United States District Court, D. Maryland
MEMORANDUM AND ORDER RE: SEVERANCE
W. TITUS UNITED STATES DISTRICT JUDGE
Criminal Productions, Inc. filed a Complaint against 12
unidentified Doe defendants on September 21, 2016. Criminal
Productions, Inc. seeks monetary and injunctive relief for
copyright infringement under 17 U.S.C. § 101 et seq.
Because Criminal Productions, Inc. does not know the true
names or capacities of each defendant, it has identified them
only by the fictitious “Doe” name and an Internet
Protocol address (“IP address”). For the reasons
that follow, the Court finds the joinder of the putative
defendants improper and sua sponte severs claims against all
defendants except Doe 1, IP address 220.127.116.11.
Productions, Inc. contends that joinder of the defendants is
proper under Federal Rule of Civil Procedure 20(a)(2) because
the acts of infringement by the defendants were part of a
series of transactions over the course of a short period of
time on July 13, 2016, involving the same piece of Criminal
Production, Inc.'s copyrighted work, the motion picture
CRIMINAL. Criminal Productions, Inc. contends that
the acts of infringement were performed by the defendants
acting in concert with one another by using BitTorrent, a
common peer-to-peer file sharing protocol. Criminal
Productions, Inc. alleges that it was able to identify the IP
addresses of Does 1-12 participating in the same
swarm to receive and transmit a fully-playable
digital copy of CRIMINAL associated with a specific
Rule 20 describes permissive
joinder, in pertinent part:
Persons . . . may be joined in one action as defendants if:
(A) any right to relief is asserted against them jointly,
severally, or in the alternative with respect to or arising
out of the same transaction, occurrence, or series of
transactions or occurrences; and
(B) any question of law or fact common to all defendants will
arise in the action.
Fed. R. Civ. P. 20 (a)(2).
Court determines that the two requirements are not met, Rule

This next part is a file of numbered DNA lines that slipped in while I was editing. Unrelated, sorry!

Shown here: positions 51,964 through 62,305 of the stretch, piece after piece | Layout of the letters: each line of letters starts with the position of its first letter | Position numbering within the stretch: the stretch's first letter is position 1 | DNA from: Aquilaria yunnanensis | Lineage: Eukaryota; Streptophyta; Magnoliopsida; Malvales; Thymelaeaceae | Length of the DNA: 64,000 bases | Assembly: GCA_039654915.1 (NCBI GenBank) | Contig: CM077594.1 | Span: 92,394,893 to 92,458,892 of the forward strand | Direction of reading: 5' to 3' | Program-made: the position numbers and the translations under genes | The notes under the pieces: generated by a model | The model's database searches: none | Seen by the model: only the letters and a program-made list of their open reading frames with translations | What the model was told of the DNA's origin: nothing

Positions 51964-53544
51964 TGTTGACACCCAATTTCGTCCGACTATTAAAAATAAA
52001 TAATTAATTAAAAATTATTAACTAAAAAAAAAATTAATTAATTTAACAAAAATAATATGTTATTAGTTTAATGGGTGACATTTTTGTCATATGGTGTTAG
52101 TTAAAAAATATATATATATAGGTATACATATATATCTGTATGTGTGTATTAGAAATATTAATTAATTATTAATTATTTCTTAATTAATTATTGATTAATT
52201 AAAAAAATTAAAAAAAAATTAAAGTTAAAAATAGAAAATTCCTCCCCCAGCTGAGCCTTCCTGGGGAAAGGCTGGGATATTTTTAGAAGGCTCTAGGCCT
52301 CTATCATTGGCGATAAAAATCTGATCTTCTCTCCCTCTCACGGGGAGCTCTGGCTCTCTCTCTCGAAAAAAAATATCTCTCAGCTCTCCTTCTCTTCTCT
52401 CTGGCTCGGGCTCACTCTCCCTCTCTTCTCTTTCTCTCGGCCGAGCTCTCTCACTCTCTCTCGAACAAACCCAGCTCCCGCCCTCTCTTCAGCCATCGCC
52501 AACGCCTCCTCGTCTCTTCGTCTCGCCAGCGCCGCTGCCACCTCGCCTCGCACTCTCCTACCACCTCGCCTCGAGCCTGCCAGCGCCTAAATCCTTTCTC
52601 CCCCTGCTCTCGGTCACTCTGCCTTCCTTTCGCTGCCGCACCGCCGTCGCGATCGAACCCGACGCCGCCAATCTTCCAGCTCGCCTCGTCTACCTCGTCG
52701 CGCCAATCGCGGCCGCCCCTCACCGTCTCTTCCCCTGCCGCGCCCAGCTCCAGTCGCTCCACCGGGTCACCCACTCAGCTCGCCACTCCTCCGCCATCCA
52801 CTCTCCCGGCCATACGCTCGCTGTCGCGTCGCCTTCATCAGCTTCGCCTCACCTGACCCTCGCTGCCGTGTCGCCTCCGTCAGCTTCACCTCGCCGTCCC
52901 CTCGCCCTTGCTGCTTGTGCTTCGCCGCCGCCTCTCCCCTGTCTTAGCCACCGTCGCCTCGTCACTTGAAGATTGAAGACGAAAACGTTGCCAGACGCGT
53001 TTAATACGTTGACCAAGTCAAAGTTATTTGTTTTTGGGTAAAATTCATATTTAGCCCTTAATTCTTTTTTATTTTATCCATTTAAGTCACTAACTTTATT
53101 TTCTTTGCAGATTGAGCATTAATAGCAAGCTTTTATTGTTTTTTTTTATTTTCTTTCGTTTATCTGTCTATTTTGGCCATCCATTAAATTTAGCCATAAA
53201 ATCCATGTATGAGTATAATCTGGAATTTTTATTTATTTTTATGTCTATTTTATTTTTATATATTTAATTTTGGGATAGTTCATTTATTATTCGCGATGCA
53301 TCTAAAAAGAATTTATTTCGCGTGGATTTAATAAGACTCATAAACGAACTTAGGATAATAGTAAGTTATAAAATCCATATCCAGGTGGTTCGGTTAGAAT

21 gives the Court the power to sua sponte sever the
defendants deemed to be improperly joined. See,
e.g., Patrick Collins, Inc. v. Does
1-23, No. 8:12-CV-00087, 2012 WL 1144918, at *1 (D. Md.
Apr. 4, 2012). As in Patrick Collins, and numerous
other BitTorrent cases in this district and in others,
this Court finds that the allegations of this case, although
the Plaintiff alleges that the activity was over the course
of a short period of time, do not support the joinder of
multiple unknown -- otherwise - otherwise unrelated -
defendants, some of whom are expected to be identified and
added in the future. See, e.g., Raw Films, Inc.
v. Does 1-32, No. 1:11-CV-2939-TWT, 2011 WL 6840590, at
*2 (N.D.Ga. Dec. 29, 2011) (“The swarm joinder theory
has been considered by various district courts, the majority
of which have rejected it.”).
Court agrees with the majority of district courts who have
held that the properties of BitTorrent are insufficient to
support joinder because Rule 20's transactional component
has not been met, i.e., the multiple Doe defendants,
even though the IP addresses are alleged to participate in
the same swarm, do not constitute “the same
transaction, occurrence or series of transactions or
occurrences.” Rule 20. The conclusory allegation that
the defendants acted in concert with one another is
insufficient to establish that downloading and uploading a
work as part of a swarm constitutes concerted action.
Hard Drive Prods., Inc. v. Does 1-188, 809 F.Supp.2d
1150, 1160 (N.D. Cal. 2011) (“As a threshold matter,
the court rejected the plaintiff's argument that the
single transaction or series of closely-related transactions
requirement under Rule 20(a)(2) was satisfied merely because
all defendants joined a common ‘swarm' to upload or
download the copyrighted film.”). Rather than the
individual defendants directly working together to obtain a
particular file, it is the software, BitTorrent, that is
smart enough to seek out multiple unrelated people who have
the same file and download it in pieces from several sources
at once. While these transactions may arguably satisfy a
logical relationship test, this Court finds it insufficient
to support joinder under Rule 20.
each defendant will likely have different and divergent
defenses to the copyright violation claims.
the Court were to find joinder proper under Rule 20, the
Court would still find it appropriate to exercise its
discretion to sever all but one defendant to avoid potential
prejudice and unfairness as well as to promote judicial
economy and trial convenience. See Hard Drive Prods.
Inc., 809 F.Supp.2d at 1164.
it is this 28th day of September, by the United States
District Court for the District of Maryland,
ORDERED, that all Doe defendants are hereby
SEVERED from this action, except for Doe 1,
IP address 18.104.22.168; and it is further
that Plaintiff's claims against severed Doe defendants